Through a fascinating series of happenstances,
writer and biographer Kate Hammond met the von Moltkes,
including Freya von Moltke, who read the manuscript and
shared with the author her personal recollections of Dorothy
and Helmuth von Moltke, as well as her husband, Helmuth
James von Moltke.
the moment I stumbled on the von Moltke story
eight years ago, I became involved in a never-ending adventure.
One day, as I was doing some routine reference work at Longyear
Museum, I came across the name Helmuth von Moltke in a number
of Christian Science Journals and Sentinels. Although I
had been a halfhearted history student in high school, I
vaguely recalled that there was an important player in German
history named Moltke, who had been made a field marshal
by Bismarck after the Franco-Prussian War. And so I went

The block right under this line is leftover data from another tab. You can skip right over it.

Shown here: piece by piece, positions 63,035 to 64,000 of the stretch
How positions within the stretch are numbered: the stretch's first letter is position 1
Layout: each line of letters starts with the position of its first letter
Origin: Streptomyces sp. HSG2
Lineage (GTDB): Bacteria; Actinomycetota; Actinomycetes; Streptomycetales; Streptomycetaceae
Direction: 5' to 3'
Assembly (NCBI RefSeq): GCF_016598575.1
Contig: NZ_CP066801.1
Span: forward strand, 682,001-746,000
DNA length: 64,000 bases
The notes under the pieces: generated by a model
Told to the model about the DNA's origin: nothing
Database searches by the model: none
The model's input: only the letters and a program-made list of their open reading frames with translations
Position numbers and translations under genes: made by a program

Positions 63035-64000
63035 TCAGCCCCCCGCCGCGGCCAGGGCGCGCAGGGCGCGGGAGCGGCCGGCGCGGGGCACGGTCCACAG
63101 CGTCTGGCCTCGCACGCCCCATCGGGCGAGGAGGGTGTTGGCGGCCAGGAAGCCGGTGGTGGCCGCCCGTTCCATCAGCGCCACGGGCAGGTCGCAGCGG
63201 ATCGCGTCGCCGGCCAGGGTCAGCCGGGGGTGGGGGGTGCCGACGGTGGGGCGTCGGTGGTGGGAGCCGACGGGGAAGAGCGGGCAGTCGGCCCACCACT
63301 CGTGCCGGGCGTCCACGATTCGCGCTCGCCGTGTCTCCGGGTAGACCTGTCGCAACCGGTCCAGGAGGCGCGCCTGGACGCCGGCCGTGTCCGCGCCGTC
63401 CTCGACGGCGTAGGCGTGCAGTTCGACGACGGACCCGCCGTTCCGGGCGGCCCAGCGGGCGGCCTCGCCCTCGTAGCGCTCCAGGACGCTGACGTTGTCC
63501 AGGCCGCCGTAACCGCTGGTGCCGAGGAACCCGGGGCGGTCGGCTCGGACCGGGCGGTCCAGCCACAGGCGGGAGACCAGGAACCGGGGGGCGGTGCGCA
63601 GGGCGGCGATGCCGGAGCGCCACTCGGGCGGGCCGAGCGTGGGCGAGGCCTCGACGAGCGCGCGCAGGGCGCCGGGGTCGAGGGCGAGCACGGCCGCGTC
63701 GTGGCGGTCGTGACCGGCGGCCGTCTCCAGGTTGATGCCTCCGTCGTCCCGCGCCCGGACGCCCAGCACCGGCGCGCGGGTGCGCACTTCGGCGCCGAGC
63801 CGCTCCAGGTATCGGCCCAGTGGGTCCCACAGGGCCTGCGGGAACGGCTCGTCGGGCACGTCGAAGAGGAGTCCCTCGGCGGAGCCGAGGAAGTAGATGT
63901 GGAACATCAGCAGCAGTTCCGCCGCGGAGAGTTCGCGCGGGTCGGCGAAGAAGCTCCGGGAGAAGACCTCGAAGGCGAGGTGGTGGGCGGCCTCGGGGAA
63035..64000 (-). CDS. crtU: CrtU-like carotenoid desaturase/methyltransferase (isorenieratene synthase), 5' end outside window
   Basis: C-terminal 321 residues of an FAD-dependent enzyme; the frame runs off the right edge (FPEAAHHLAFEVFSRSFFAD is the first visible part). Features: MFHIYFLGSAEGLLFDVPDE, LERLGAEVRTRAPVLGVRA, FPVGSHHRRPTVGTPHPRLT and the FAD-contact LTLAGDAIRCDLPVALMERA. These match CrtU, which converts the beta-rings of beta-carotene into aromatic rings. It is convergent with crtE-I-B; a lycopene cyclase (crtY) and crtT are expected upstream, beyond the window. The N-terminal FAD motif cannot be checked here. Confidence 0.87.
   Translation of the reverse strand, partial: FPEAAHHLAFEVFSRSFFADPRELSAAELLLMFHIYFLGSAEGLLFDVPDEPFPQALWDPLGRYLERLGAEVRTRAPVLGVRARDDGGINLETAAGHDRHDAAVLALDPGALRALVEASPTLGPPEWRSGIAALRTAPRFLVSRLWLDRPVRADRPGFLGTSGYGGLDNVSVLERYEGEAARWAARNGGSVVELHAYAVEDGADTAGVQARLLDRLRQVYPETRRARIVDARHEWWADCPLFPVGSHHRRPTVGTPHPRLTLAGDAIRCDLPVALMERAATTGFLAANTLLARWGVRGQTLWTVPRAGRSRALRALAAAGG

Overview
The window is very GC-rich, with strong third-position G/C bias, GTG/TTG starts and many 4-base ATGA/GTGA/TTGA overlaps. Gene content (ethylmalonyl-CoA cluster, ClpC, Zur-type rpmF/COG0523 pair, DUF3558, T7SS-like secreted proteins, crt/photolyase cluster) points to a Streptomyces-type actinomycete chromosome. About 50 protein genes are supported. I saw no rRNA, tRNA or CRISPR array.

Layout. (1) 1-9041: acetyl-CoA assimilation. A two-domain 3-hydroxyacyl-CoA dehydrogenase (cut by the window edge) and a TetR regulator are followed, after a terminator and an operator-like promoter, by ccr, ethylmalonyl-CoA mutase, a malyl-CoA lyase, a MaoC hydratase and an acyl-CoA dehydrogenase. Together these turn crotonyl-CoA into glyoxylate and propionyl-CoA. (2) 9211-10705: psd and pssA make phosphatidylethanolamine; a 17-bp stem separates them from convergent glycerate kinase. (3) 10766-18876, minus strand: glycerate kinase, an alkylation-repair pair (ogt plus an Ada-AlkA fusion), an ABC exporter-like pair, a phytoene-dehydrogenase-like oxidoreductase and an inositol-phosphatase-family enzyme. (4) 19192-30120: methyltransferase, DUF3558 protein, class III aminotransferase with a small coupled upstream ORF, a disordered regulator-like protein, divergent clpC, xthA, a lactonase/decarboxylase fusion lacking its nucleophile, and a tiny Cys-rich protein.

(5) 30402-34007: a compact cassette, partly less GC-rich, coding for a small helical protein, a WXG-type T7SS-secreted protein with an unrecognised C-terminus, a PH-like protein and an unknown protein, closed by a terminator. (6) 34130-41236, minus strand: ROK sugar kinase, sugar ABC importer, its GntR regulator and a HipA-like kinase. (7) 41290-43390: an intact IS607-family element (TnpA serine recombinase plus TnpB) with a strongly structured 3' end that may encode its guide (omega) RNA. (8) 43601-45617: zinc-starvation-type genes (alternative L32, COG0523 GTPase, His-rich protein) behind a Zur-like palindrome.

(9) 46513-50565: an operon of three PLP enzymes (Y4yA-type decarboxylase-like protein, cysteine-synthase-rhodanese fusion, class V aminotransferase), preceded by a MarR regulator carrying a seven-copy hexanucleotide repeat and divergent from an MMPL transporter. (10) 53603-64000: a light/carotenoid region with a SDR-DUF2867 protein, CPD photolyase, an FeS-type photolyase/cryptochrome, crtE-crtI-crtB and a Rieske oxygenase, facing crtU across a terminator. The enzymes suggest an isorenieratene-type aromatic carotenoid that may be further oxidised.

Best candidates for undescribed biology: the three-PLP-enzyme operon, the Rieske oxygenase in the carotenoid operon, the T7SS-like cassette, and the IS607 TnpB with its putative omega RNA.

on the Internet to see what the connection was between the
Christian Scientist and the great Field Marshal.
It turned out that the Helmuth von Moltke in the church
periodicals was indeed the grandnephew of Field Marshal
Helmuth Carl Bernhard von Moltke, architect of the Prussian
victory over the French in 1871. As I surfed the Internet
some more, I discovered that the Christian Scientist had
a son named Helmuth James von Moltke, who was a hero of
the German Resistance, executed by the Nazis in 1945. I
read on and learned that, amazingly, Helmuth James's widow
was still living-now aged ninety-four-in Norwich, Vermont.
Next, I read a biography of the Moltkes, Blood and Iron:
From Bismarck to Hitler the von Moltke Family's Impact on
German History by Otto Friedrich. In it I learned that
a younger brother of Helmuth James named Wilhelm Viggo von
Moltke had left Germany in 1937 for England, ending up in
the United States, where he was made an officer in the United
States Army. After the war, he studied architecture with
Walter Gropius at Harvard's Graduate School of Design, in
Cambridge, Massachusetts, later becoming a professor of
urban planning there.
As I live in Cambridge, my desk mate, married to a German
girl and as fascinated by this story as I was, suggested
that I look up the younger brother in the phone book, which
I did. Lo and behold, I found a Mrs. Wilhelm von Moltke
living at an address three blocks from my home. I dialed
the number. A German-accented voice answered. "Yes,